The Arts in Education
for the Arts
Is the state law that created mayoral control of New York City public schools is set to expire in June, state policymakers, parents, and everyone in between is discussing what governance structure is most appropriate for New York City’s education system and its over one million students. What sometimes gets lost in the discussion over school governance is the need for smart educational policies that put children and a well-rounded education at the forefront of educational decision-making. The topic best to engage and interest students and motivate them to excel in schools, unfortunately, has been relegated to the public policy back burner.
What’s more, with discharges of ninth-grade students on the rise, growing concern about high school diplomas awarded through credit recovery, and a stubborn achievement gap as revealed by the most recent results of the NAEP test, there may be no better time to reevaluate and recommit ourselves to providing a well-rounded, engaging education to all of our public school students.
Two years ago, in an effort to empower principals, dedicated funding for arts education was essentially eliminated. Principals were granted the opportunity to spend their arts budgets on any number of other unrelated items. As a result we’ve seen schools spending a smaller percentage of their budgets on arts education, a 63 percent decline in spending on arts supplies and equipment over the previous year, and half a million less being spent on cultural partnerships. Now, close to 30 percent of schools are without a certified arts teacher on staff—up from 20 percent the previous year. Playgrounds and arts spaces have been lost in overcrowded schools, some of which now house not only one, but sometimes up to three schools, many of them charters. Alarmingly, all of these indicators predate the current economic crisis. However, these in-school educational realities are lost in the shuffle.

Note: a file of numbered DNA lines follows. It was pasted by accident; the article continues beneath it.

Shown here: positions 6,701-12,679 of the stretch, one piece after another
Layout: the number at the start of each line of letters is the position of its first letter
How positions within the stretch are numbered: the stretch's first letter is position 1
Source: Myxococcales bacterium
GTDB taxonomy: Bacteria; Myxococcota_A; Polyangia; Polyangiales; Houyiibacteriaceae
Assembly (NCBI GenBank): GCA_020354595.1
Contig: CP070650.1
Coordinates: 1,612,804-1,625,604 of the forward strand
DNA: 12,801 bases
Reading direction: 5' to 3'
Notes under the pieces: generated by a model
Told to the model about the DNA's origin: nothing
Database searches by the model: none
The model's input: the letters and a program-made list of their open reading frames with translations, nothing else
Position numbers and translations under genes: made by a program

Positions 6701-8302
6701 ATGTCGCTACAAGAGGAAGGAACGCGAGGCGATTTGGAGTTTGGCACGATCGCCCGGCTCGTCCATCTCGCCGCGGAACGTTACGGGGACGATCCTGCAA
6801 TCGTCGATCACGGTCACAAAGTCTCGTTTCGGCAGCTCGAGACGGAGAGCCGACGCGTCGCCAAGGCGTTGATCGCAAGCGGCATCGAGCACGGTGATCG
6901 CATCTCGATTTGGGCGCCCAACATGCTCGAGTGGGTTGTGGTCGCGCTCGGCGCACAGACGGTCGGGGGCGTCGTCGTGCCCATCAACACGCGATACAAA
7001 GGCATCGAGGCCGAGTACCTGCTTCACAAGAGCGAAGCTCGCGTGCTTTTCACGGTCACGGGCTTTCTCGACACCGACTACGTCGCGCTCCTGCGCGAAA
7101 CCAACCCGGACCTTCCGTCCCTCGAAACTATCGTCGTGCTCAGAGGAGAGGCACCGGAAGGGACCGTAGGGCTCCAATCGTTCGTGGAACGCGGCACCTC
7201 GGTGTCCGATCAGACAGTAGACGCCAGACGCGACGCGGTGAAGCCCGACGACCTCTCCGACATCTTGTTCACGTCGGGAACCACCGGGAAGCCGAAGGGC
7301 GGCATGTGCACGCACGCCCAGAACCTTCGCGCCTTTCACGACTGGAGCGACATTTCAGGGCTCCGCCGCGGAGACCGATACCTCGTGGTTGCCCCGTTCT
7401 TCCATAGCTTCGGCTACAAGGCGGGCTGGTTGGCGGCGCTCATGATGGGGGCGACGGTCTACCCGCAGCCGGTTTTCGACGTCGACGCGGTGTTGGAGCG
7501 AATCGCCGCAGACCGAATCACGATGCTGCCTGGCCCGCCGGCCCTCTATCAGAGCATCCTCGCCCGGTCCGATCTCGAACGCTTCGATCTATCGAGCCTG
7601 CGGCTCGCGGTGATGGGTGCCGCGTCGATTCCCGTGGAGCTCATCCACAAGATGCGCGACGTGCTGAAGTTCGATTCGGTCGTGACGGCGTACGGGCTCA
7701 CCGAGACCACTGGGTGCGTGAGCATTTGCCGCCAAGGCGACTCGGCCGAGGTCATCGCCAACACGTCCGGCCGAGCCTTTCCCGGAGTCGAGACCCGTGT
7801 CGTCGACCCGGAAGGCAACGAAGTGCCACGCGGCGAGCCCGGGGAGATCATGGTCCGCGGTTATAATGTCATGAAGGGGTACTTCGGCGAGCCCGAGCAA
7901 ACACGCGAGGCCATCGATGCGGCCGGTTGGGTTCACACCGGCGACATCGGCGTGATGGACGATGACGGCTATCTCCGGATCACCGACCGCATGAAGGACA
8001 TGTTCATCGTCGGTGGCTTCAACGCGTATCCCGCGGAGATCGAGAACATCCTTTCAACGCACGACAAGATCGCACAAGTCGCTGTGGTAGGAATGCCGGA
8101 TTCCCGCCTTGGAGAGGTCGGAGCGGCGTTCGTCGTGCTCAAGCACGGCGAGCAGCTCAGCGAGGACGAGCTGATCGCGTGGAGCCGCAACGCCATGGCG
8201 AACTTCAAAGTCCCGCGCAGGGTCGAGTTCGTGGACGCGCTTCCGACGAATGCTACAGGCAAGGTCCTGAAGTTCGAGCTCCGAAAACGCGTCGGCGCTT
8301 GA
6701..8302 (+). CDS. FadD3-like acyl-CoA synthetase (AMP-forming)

Regardless of where power over the school system ultimately rests, it is time the NYCDOE takes a hard look not only at what is being tested in the schools, but what it will really take for our public school students to receive the well-rounded education they deserve. For starters, holding principals accountable for spending money targeted for arts education on arts education should be a priority for any school leader or body. The arts, foreign language, and physical education keep kids interested and engaged in school and can help boost dismal graduation rates.
To improve public education, close the achievement gap, and lift graduation rates, the NYCDOE should move forward with restoring a budgetary commitment to the arts in schools and other elements of a well-rounded education. #
Richard Kessler is the Executive Director of the Center for Arts Education.